Most of Lynden’s early settlers were dairy farmers from the Netherlands, and the town now plays up that heritage to attract tourists. The town has become a favorite stopping place for tourists from British Columbia (three miles north) heading to Bellingham (12 miles away) via Highway 539. Many downtown buildings have been outfitted with Dutch false fronts.
Front Street, the main drag, is dominated by a four-story, 72-foot-tall windmill that is part of the Dutch Village Mall, which also has a 150-foot indoor “canal” with colorful koi fish, a theater, and shops along a simulated Dutch cobblestone street. Many of these are cloyingly sweet, with places selling fudge, books, cards, kitchenware, knickknacks, and heart-shaped doormats.
The Dutch theme includes provincial flags flapping in the breeze, Dutch food and gifts (yes, wooden shoes) sold in stores, and costumed clerks on special holidays such as Holland Days during the first weekend in May. Residents in costumes sweep the already-immaculate streets—just like in Holland.
Lynden is home to one of the finest small museums in Washington, the Lynden Pioneer Museum (217 W. Front St., 360/354-3675, www.lyndenpioneermuseum.com, 10 a.m.–5 p.m. Mon.–Sat., 1:30–5 p.m. Sun. summers, 10 a.m.–4 p.m. Mon.–Sat. the rest of the year, $3 adults, $2 seniors and students, $1 ages 5–14, free for kids under 5, free to all on Sunday). On the main floor is a re-created turn-of-the-20th-century Lynden town and a collection of artifacts. The basement is a must-see, centering on 40 or so buggies, wagons, sleighs, carts, and other horse-drawn vehicles, plus antique tractors and farm machinery, and a big antique car and truck collection.
Holland Days (360/354-5885), held the first weekend of May, brings wooden shoe races, Klompen dancing, and costumed Lyndenites scrubbing down Front Street.
Mid-August brings the largest event: more than 240,000 people come to the Northwest Washington Fair (360/354-4111 or 800/992-8499, www.nwwafair.com), with farm animal exhibits, carnival rides, a tractor pull, demolition derby, and musical entertainers.
The Harvest Festival in mid-October brings rows of scarecrows, hayrides, a huge maze made from bales of hay, and other fun activities. The Dutch Sinterklaas Celebration in early December is a Christmas parade with lighted farm equipment, antique vehicles, horses, and floats, plus Sinterklaas (Santa Claus) atop a white horse. The Christmas season also features Lynden in Lights, with animated light displays all over downtown.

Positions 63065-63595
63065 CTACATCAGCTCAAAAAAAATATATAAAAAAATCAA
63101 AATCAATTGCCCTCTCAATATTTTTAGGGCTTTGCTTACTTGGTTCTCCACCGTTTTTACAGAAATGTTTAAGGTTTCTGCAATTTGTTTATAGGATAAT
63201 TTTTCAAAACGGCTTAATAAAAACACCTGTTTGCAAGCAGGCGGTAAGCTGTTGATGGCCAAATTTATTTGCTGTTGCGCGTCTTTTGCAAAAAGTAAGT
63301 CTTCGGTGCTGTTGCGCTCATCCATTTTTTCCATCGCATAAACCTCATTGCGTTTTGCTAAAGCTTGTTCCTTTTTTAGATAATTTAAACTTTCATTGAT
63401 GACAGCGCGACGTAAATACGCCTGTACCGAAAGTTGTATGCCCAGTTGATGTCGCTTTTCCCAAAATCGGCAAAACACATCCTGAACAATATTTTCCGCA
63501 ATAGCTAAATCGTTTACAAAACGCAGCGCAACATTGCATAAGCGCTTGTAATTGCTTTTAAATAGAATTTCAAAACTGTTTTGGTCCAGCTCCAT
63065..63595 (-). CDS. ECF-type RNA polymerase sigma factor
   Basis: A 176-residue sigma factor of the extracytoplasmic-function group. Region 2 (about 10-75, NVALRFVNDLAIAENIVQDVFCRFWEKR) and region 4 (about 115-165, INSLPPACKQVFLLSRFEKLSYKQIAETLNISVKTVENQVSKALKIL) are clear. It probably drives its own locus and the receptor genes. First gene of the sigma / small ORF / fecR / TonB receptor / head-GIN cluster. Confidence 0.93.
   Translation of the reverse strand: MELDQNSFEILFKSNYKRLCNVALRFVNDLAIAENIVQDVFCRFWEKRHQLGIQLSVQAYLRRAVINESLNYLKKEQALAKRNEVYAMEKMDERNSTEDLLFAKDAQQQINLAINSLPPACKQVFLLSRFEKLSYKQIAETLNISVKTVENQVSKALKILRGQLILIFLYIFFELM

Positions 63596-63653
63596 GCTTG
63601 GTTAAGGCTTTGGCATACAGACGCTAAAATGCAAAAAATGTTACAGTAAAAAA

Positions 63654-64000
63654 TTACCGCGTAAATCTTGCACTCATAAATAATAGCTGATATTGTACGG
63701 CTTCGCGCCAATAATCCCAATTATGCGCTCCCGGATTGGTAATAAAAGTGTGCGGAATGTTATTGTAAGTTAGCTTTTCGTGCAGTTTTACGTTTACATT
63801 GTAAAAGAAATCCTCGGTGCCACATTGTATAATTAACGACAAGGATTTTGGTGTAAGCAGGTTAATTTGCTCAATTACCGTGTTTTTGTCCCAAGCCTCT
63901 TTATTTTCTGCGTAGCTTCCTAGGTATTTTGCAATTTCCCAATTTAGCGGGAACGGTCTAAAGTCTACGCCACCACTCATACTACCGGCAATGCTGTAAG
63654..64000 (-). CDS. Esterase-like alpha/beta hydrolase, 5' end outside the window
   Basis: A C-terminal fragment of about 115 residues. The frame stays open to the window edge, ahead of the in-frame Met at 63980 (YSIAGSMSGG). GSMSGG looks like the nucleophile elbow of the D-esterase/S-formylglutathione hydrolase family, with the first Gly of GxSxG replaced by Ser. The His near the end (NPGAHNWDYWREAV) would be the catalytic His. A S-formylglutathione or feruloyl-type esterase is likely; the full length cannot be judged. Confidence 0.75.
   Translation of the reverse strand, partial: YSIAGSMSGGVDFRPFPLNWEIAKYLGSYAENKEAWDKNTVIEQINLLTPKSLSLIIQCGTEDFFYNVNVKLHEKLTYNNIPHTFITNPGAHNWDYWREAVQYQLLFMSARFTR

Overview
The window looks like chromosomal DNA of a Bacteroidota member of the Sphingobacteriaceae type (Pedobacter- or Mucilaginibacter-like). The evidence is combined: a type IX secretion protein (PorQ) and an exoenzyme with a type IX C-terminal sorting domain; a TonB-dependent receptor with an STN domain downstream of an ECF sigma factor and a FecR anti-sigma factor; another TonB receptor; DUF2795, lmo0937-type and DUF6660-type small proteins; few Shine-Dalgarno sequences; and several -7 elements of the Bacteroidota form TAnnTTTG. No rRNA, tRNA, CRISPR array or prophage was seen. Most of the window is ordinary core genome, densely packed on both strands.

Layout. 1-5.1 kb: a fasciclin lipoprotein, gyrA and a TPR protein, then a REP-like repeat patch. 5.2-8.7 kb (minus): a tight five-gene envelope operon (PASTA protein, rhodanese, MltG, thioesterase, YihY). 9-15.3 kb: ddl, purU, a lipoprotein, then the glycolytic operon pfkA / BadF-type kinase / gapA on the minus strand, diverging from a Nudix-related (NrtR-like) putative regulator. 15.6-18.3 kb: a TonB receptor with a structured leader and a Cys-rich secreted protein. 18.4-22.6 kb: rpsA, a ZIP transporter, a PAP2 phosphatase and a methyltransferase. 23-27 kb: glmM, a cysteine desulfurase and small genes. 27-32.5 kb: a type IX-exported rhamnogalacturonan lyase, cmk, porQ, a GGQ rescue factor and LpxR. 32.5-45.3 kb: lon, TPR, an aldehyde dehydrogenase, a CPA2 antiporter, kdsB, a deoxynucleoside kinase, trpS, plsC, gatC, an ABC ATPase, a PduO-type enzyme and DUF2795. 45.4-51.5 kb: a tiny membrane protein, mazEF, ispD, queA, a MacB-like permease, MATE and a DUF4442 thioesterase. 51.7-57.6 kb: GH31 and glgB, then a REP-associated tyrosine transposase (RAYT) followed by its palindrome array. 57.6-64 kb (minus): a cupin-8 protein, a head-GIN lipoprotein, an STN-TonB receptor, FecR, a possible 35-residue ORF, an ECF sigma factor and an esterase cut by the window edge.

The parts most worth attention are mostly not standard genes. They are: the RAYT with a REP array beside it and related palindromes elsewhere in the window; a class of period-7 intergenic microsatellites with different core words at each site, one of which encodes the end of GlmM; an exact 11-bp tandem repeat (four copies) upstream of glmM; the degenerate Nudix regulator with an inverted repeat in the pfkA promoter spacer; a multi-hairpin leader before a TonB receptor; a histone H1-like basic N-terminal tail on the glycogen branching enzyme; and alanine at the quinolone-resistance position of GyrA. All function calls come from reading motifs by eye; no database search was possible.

The town of Lynden is quiet, with only a few options. Spend a night in a windmill at the Dutch Village Inn (655 Front St., Lynden, 360/354-4440, $79 s or $89 d), where six hotel rooms (three are in the windmill and two have hot tubs) feature Dutch furnishings, antiques, and a coupon for breakfast at a nearby café.
Near the little town of Everson, southeast of Lynden, Kale House B&B (201 Kale St., 360/966-7027 or 800/225-2165, www.bbonline.com/wa/kale, $95 d) is a comfortable house in the country and a great home base for those who want to be central to the border, Bellingham, and Mt. Baker. This early-20th-century home features a downstairs bedroom and upstairs suite, both with private baths. No children are permitted.
Those looking to experience a bit of luxury in Lynden should look no farther than Homestead Farms Golf Resort (115 E. Homestead Blvd., 360/354-1196 or 800/354-1196, www.homesteadfarmsgolf.com, $149–169 d), an ideal sanctuary for duffers and scratch golfers alike. The resort offers reasonably priced links-side lodging in cabanas, lodge condos, and hotel units, as well as a fitness center and indoor pool facility.
You’ll find more Dutch specialties and country-style dinners at Dutch Mothers Restaurant (405 Front St., 360/354-2174).
The always-busy Lynden Dutch Bakery (360/354-3911) is a wonderful place for enormous sandwiches and pastries, including excellent Dutch apple pie.
Get good steaks and other mesquite-grilled meats in nearby Everson at Black Forest Steakhouse (203 W. Main St., 360/966-2855, www.eversonsteakhouse.com).
Located at the golf resort of the same name, Homestead Farms Restaurant and Pub (115 E. Homestead Blvd., 360/354-1196 or 800/354-1196, www.homesteadfarmsgolf.com) offers upscale dining three meals a day, with vistas of Mt. Baker from the deck.
Watch as cheesemakers work their craft at Appel Farms (6797 W. Pole Ln., 360/312-1431, www.appel-farms.com), making a variety of traditional cheeses, including Dutch-style gouda, a European yogurtlike cheese called quark, and Indian paneer.
© Ericka Chickowski from Moon Washington, 8th edition